Article published in The Daily Telegraph, 28 June 2022. © Richard Kemp
Despite claims in the West that Russia has already been defeated strategically, Putin has been rebuilding alliances that had frayed at the start of his invasion. China, the Kremlin’s most important partner, hedged its bets when Putin sent his forces in, calling for peace while laying at least part of the blame on Nato and the US. But just over a week ago, President Xi pledged greater economic and defence ties with Russia, flying in the face of Joe Biden’s direct warning to him in March against aiding Putin.
India and South Africa have also stuck with Putin, refusing to condemn his aggression at the UN. Indonesia too refused to join the international sanctions regime and, despite pressure, has invited Putin to the G20 summit in Bali in November which it is hosting. In the Middle East, Saudi Arabia, the UAE and Iran still maintain good relations with Moscow; and, along with Xi, Egypt’s President el-Sisi this month addressed the St Petersburg International Economic Forum, dubbed the ‘Russian Davos’.
Sri Lanka, facing a major fuel crisis, is sending ministers to Moscow to negotiate for oil at discounted prices. As well as economic self-interest, some of the countries that remain with Russia are influenced by anti-Western sentiment and some are only too willing to provide pathways for Putin and his oligarchs to get around ever-tightening financial controls and economic sanctions, including by transferring wealth and commodities. For example Iranian shipping, long used to overcome its own international sanctions, is reported to have been transporting Russian oil exports. All in all it has been a rather successful diplomatic project for the Kremlin, bearing fruit at a time when things are turning on the battlefield too.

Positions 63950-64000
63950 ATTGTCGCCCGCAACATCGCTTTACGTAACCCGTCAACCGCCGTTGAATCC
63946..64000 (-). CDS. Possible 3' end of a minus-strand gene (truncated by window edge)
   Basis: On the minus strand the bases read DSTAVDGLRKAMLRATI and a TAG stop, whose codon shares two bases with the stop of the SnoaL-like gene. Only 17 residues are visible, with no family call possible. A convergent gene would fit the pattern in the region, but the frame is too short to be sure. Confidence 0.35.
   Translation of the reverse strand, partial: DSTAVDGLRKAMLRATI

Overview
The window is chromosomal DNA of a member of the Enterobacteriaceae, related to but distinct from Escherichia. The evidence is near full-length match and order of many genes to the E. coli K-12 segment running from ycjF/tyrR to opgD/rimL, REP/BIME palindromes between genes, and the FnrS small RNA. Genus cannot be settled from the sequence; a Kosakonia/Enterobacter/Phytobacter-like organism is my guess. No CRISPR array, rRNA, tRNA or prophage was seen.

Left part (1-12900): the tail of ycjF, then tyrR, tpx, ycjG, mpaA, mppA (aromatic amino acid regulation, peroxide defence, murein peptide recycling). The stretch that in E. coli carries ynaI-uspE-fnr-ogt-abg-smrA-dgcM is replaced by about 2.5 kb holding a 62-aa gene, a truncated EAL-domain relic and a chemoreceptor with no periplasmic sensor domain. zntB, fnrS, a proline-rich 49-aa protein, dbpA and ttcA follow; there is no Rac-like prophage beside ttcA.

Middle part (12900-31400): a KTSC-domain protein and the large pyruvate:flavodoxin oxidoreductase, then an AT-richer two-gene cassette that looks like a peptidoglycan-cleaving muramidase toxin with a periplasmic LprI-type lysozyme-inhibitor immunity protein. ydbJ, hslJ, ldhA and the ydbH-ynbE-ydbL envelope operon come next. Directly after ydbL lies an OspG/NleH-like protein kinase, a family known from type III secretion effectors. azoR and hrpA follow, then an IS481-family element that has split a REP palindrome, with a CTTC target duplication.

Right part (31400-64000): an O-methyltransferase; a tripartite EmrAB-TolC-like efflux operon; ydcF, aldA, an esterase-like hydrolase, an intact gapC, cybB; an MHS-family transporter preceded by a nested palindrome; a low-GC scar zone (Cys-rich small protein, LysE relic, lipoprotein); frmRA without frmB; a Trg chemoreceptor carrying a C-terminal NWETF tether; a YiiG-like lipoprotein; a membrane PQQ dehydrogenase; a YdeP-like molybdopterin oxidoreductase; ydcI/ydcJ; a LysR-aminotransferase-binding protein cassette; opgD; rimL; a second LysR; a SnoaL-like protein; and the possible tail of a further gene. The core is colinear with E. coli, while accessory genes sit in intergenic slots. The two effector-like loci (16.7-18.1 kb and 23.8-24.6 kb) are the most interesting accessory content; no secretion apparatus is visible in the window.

What a striking contrast with the West, which has spent the G7 summit bickering over protectionism and irrelevant pet projects — such as President Macron’s grandstanding ‘European Political Community’, a kind of second class EU that some believe is intended to mollify countries like Ukraine, Moldova and North Macedonia as they sit out the interminable process of actually joining with Brussels.
There were plenty of somewhat incongruous photo-ops at the G7, with world leaders studiedly shedding their ties and mocking Vladimir Putin’s bare-chested horsemanship while Russia fired a storm of lethal missiles into Ukraine and drove Zelensky’s army out of Severodonetsk.
Putin’s recent advances in eastern Ukraine explain why, at Schloss Elmau, there was none of the earlier talk of how Russia must at all costs be defeated, despite Boris Johnson’s determination to steel his fellow leaders against growing war-weariness. The main message on Ukraine was self-congratulation on their unity and how they must not be divided. There were no new initiatives to decisively step up supply of battle-winning weapons, on which Nato in fact remains divided, with Italy resolute against confronting Russia, Germany talking big but dragging its feet and France looking to save Putin’s face. There was concern about hunger caused by Moscow’s grain blockade but no solid proposals on how to break it.
As the G7 drew to a close, Nato Secretary General Stoltenberg announced ‘the biggest overhaul of our collective deterrence and defence since the Cold War’. His increase to high readiness forces, forward deployment of troops and enhanced air defence are all to be welcomed. But the real war is being fought now and the best deterrent against Putin’s future aggression is for Nato to provide Ukraine with sufficient weapons and combat equipment to stop it in its tracks.
Image: Wikimedia Commons